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Date:   Thu, 1 Sep 2022 11:35:17 -0700
From:   Kees Cook <keescook@...omium.org>
To:     Geert Uytterhoeven <geert@...ux-m68k.org>
Cc:     Wolfram Sang <wsa+renesas@...g-engineering.com>,
        Nick Desaulniers <ndesaulniers@...gle.com>,
        Guenter Roeck <linux@...ck-us.net>,
        Paolo Abeni <pabeni@...hat.com>,
        Linux Kernel Mailing List <linux-kernel@...r.kernel.org>,
        linux-hardening@...r.kernel.org,
        Linus Torvalds <torvalds@...ux-foundation.org>
Subject: Re: [PATCH] string: Introduce strtomem() and strtomem_pad()

On Thu, Sep 01, 2022 at 10:39:19AM +0200, Geert Uytterhoeven wrote:
> [...]
> > When the "__nonstring" attributes are missing, the intent of the
> > programmer becomes ambiguous for whether the lack of a trailing NUL
> > in the p.small copy is a bug. Additionally, it's not clear whether
> > the trailing padding in the p.big copy is _needed_. Both cases
> > become unambiguous with:
> >
> > strtomem(p.small, "hello");
> > strtomem_pad(p.big, "hello");
> 
> strtomem_pad(p.big, "hello", 0);

Oops, thanks. I will adjust the example. And actually, instead of these
notes just living in commit logs, I realize I can update the kerndoc
for strncpy with a "here's now to pick a replacement" table...

> > See also https://github.com/KSPP/linux/issues/90
> >
> > Expand the memcpy KUnit tests to include these functions.
> >
> > Cc: Wolfram Sang <wsa+renesas@...g-engineering.com>
> > Cc: Nick Desaulniers <ndesaulniers@...gle.com>
> > Cc: Geert Uytterhoeven <geert@...ux-m68k.org>
> > Cc: Guenter Roeck <linux@...ck-us.net>
> > Signed-off-by: Kees Cook <keescook@...omium.org>
> 
> The idea looks good to me, but I guess Linus has something to
> say, too.
> 
> > --- a/include/linux/string.h
> > +++ b/include/linux/string.h
> > @@ -260,6 +260,49 @@ static inline const char *kbasename(const char *path)
> >  void memcpy_and_pad(void *dest, size_t dest_len, const void *src, size_t count,
> >                     int pad);
> >
> > +/**
> > + * strtomem_pad - Copy NUL-terminated string to non-NUL-terminated buffer
> > + *
> > + * @dest: Pointer of destination character array (marked as __nonstring)
> > + * @src: Pointer to NUL-terminated string
> > + * @pad: Padding character to fill any remaining bytes of @dest after copy
> > + *
> > + * This is a replacement for strncpy() uses where the destination is not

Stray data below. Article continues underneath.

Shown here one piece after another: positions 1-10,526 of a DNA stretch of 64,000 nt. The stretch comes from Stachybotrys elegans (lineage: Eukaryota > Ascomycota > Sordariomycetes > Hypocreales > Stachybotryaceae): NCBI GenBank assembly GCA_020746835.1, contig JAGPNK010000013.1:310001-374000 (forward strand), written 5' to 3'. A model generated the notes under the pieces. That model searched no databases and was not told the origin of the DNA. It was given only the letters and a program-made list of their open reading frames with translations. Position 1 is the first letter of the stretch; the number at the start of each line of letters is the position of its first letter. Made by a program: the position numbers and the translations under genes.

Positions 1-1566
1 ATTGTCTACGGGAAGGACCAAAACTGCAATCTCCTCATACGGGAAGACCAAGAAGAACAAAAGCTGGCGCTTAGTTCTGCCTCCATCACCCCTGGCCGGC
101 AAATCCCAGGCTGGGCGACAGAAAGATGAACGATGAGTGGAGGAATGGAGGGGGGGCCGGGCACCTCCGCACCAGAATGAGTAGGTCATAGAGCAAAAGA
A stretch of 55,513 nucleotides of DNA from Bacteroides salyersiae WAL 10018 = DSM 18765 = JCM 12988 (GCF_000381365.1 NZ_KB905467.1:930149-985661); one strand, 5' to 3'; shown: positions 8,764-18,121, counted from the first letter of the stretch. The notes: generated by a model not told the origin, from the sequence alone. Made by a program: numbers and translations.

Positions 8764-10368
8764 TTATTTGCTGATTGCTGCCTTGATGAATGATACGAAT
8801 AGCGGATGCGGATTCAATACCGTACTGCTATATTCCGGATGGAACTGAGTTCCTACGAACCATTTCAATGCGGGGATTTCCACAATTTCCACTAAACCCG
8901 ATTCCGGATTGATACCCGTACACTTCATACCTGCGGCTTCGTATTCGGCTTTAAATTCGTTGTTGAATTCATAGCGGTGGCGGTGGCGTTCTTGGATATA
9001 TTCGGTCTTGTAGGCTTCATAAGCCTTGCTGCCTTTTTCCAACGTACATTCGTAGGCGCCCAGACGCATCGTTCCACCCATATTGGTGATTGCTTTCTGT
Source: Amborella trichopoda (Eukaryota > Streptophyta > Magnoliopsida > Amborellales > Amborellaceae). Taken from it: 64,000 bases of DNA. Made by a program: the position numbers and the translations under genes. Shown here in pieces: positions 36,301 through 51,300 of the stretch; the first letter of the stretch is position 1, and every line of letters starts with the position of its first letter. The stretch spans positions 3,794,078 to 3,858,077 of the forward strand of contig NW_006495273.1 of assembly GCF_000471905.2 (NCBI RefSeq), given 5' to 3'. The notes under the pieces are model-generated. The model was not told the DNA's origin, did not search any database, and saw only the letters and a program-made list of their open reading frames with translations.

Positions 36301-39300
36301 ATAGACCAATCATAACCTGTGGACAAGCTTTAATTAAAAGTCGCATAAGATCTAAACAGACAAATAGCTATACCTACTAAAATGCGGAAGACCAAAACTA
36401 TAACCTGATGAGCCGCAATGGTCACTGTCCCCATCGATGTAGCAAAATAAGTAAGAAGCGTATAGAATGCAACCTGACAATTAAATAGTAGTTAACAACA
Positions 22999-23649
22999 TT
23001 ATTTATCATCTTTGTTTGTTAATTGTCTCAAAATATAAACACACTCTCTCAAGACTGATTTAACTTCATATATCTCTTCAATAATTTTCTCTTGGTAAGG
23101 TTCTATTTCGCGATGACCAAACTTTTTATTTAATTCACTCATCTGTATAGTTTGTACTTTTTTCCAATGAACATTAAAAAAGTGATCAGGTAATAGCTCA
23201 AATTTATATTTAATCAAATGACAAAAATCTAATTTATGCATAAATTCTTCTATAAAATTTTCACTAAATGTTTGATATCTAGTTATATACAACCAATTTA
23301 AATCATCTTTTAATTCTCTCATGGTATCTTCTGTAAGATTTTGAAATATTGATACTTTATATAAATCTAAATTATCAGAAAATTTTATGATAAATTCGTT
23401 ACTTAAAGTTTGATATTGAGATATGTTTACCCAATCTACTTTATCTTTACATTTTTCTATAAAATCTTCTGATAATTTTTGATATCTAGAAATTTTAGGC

> > + * a NUL-terminated string, but with bounds checking on the source size, and
> > + * an explicit padding character. If padding is not required, use strtomem().
> > + *
> > + * Note that the size of @dest is not an argument, as the length of @dest
> > + * must be discoverable by the compiler.
> > + */
> > +#define strtomem_pad(dest, src, pad)   do {                            \
> > +       const size_t _dest_len = __builtin_object_size(dest, 1);        \
> > +                                                                       \
> > +       BUILD_BUG_ON(!__builtin_constant_p(_dest_len) ||                \
> > +                    _dest_len == (size_t)-1);                          \
> 
> I think you want to include __must_be_array(dest) here.

I didn't do that for the cases where we may be writing to non-array
destinations (e.g. see the cast from u64 in the strncpy use in
tools/perf/arch/x86/util/intel-pt.c). Since what we need to know is the
object size, it does not strictly need to be an array.

> > [...]
> > +       memset(&wrap, 0xFF, sizeof(wrap));
> > +       KUNIT_EXPECT_EQ_MSG(test, wrap.canary1, -1UL,
> 
> -1L or ULONG_MAX (everywhere)

Yeah, ULONG_MAX looks best. Thanks!

> 
> > +                           "bad initial canary value");
> > +       KUNIT_EXPECT_EQ_MSG(test, wrap.canary2, -1UL,
> > +                           "bad initial canary value");
> > +
> > +       /* Check unpadded copy leaves surroundings untouched. */
> > +       strtomem(wrap.output, input);
> > +       KUNIT_EXPECT_EQ(test, wrap.canary1, -1UL);
> > +       KUNIT_EXPECT_EQ(test, wrap.output[0], input[0]);
> > +       KUNIT_EXPECT_EQ(test, wrap.output[1], input[1]);
> > +       for (int i = 2; i < sizeof(wrap.output); i++)
> 
> unsigned int i (everywhere)

I guess, but why? This could even be u8.

Thanks for the review!

-- 
Kees Cook

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